I’ve been following Christina Hunger’s Instagram posts and web page about her dog Stella and her board of buttons that enable her dog Stella to talk. It’s very incredible to see a real conversation between a dog and her owners. She’s using “Answer Buzzers” that you can get from Amazon, four buttons for $20 to $25. Each button can have a short phrase, or one word recorded on it, and Christina puts them on a piece of cardboard with a label near each one. Stella learns which buttons are what based on the position of the button on the board.Continue reading “Arduino Talking Dog Buttons”
After seeing a blue jay tear up the nest of some house finches, I decided to build a few bird houses, so maybe the house finches could have better luck in the future. I had some old lumber I got to use in the woodstove, and remembered some fence boards in the pile, so I went and got those. It looked like a future bird house to me!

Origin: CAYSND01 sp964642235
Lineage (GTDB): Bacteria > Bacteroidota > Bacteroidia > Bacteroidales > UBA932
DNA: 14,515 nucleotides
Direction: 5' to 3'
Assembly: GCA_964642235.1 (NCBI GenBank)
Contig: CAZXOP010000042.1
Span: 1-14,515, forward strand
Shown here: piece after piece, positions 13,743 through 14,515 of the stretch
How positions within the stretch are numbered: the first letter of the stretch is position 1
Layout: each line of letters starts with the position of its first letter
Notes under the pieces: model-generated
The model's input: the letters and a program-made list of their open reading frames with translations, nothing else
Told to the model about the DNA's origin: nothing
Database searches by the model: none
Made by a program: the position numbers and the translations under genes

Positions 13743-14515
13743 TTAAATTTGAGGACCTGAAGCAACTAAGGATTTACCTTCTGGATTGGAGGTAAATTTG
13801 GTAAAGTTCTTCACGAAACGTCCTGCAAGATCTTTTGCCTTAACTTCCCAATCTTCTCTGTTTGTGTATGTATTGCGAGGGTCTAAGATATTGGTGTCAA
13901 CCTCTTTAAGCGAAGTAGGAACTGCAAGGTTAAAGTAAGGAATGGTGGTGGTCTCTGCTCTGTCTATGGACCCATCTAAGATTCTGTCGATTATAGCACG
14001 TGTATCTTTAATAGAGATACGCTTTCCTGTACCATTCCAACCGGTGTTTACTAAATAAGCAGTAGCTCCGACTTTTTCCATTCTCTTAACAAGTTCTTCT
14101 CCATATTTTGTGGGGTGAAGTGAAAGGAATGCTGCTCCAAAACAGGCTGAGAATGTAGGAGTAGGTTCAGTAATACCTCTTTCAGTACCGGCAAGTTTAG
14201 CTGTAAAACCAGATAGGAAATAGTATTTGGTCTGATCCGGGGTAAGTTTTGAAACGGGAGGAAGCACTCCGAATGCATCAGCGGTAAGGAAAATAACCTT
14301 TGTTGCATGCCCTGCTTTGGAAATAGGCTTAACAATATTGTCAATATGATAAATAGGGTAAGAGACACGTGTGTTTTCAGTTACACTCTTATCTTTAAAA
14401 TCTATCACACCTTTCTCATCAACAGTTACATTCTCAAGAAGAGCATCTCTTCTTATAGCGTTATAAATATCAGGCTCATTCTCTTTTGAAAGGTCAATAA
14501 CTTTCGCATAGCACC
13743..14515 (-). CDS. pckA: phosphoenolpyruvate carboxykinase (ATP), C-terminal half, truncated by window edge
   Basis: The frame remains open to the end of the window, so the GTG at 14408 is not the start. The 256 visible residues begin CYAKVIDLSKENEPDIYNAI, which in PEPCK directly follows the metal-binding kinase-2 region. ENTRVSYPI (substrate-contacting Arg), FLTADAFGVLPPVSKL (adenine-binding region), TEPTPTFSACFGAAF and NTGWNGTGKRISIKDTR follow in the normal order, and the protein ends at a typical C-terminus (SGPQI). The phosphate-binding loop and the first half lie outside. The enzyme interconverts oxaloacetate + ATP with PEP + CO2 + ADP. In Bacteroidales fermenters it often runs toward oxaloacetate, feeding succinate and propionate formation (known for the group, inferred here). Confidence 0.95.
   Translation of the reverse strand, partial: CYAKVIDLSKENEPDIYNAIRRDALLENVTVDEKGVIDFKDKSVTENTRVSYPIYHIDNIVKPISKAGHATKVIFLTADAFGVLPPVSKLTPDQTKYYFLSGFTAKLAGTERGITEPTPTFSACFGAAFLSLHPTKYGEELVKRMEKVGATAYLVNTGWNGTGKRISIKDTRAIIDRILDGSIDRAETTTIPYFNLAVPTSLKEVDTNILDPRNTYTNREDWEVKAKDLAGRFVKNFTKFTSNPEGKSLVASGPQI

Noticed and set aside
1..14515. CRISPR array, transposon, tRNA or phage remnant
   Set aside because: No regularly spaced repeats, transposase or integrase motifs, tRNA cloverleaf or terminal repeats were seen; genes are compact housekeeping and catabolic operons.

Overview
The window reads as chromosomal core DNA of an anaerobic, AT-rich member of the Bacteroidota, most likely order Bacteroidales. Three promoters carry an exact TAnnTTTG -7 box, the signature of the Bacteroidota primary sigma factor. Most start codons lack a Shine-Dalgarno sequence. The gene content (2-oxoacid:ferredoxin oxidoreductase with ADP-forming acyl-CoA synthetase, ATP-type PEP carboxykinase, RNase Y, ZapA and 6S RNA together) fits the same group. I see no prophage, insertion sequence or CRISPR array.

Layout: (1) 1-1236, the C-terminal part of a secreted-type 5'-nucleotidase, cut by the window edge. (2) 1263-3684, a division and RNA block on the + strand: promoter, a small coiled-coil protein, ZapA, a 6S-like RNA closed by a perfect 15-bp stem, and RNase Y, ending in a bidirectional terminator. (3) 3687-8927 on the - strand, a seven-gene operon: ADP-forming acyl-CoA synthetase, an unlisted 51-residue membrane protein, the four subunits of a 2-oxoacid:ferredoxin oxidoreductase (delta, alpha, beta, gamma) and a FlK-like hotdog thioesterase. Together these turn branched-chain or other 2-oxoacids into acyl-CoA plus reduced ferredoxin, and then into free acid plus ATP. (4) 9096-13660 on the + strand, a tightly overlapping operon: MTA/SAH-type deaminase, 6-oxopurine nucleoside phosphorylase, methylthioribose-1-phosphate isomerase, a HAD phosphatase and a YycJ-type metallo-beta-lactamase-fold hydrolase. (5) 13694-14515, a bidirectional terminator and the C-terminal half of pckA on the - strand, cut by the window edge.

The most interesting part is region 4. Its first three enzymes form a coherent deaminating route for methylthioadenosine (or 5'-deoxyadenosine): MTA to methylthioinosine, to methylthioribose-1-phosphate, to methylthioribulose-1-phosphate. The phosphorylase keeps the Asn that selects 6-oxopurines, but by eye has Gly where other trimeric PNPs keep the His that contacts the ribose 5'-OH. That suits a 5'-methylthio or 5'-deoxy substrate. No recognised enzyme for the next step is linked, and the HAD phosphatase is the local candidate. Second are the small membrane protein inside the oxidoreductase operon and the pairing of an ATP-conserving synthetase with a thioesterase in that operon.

Several years ago, I built a wooden clock from plans from Clayton Boyer. I really liked Solaris, but decided I better start with Simplicity, which from its name, means it should be a bit simpler to build. I wasn’t sure I’d even be able to get it running, so thought I better start simple! It went rather well. I ordered the plans, then I just cut out the paper and glued them onto the wood. From there, it is basically cutting around the lines. I used oak and baltic birch plywood for the gears. I used a scroll saw to cut out the gears and a lot of the other parts. It worked pretty well, but I think a band saw works even better for the gear teeth. The gears aren’t really as difficult as you’d think to cut out.
I did make some copies of the plans and cut out several practice gears from cheap plywood before I tried my hand on one of the final gears from baltic birch. I did make a couple mistakes and had to make a couple pieces over, but for the most part, the clock came together fairly well.